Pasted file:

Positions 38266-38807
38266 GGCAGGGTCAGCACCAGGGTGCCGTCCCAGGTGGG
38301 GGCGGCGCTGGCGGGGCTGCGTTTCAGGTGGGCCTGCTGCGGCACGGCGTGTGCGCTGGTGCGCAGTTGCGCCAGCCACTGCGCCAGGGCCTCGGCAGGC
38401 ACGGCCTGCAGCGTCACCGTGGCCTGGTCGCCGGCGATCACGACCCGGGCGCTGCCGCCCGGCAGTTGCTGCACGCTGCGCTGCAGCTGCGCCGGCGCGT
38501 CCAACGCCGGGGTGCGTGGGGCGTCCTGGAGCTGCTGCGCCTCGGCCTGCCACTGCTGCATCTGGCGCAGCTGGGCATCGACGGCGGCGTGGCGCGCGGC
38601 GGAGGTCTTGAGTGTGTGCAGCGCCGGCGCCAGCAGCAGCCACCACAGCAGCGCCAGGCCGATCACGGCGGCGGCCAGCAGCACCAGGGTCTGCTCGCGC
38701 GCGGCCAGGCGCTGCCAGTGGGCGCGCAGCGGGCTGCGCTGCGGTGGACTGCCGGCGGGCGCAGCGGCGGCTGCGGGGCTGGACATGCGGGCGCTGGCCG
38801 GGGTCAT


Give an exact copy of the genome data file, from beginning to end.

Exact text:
Positions 38266-38807
38266 GGCAGGGTCAGCACCAGGGTGCCGTCCCAGGTGGG
38301 GGCGGCGCTGGCGGGGCTGCGTTTCAGGTGGGCCTGCTGCGGCACGGCGTGTGCGCTGGTGCGCAGTTGCGCCAGCCACTGCGCCAGGGCCTCGGCAGGC
38401 ACGGCCTGCAGCGTCACCGTGGCCTGGTCGCCGGCGATCACGACCCGGGCGCTGCCGCCCGGCAGTTGCTGCACGCTGCGCTGCAGCTGCGCCGGCGCGT
38501 CCAACGCCGGGGTGCGTGGGGCGTCCTGGAGCTGCTGCGCCTCGGCCTGCCACTGCTGCATCTGGCGCAGCTGGGCATCGACGGCGGCGTGGCGCGCGGC
38601 GGAGGTCTTGAGTGTGTGCAGCGCCGGCGCCAGCAGCAGCCACCACAGCAGCGCCAGGCCGATCACGGCGGCGGCCAGCAGCACCAGGGTCTGCTCGCGC
38701 GCGGCCAGGCGCTGCCAGTGGGCGCGCAGCGGGCTGCGCTGCGGTGGACTGCCGGCGGGCGCAGCGGCGGCTGCGGGGCTGGACATGCGGGCGCTGGCCG
38801 GGGTCAT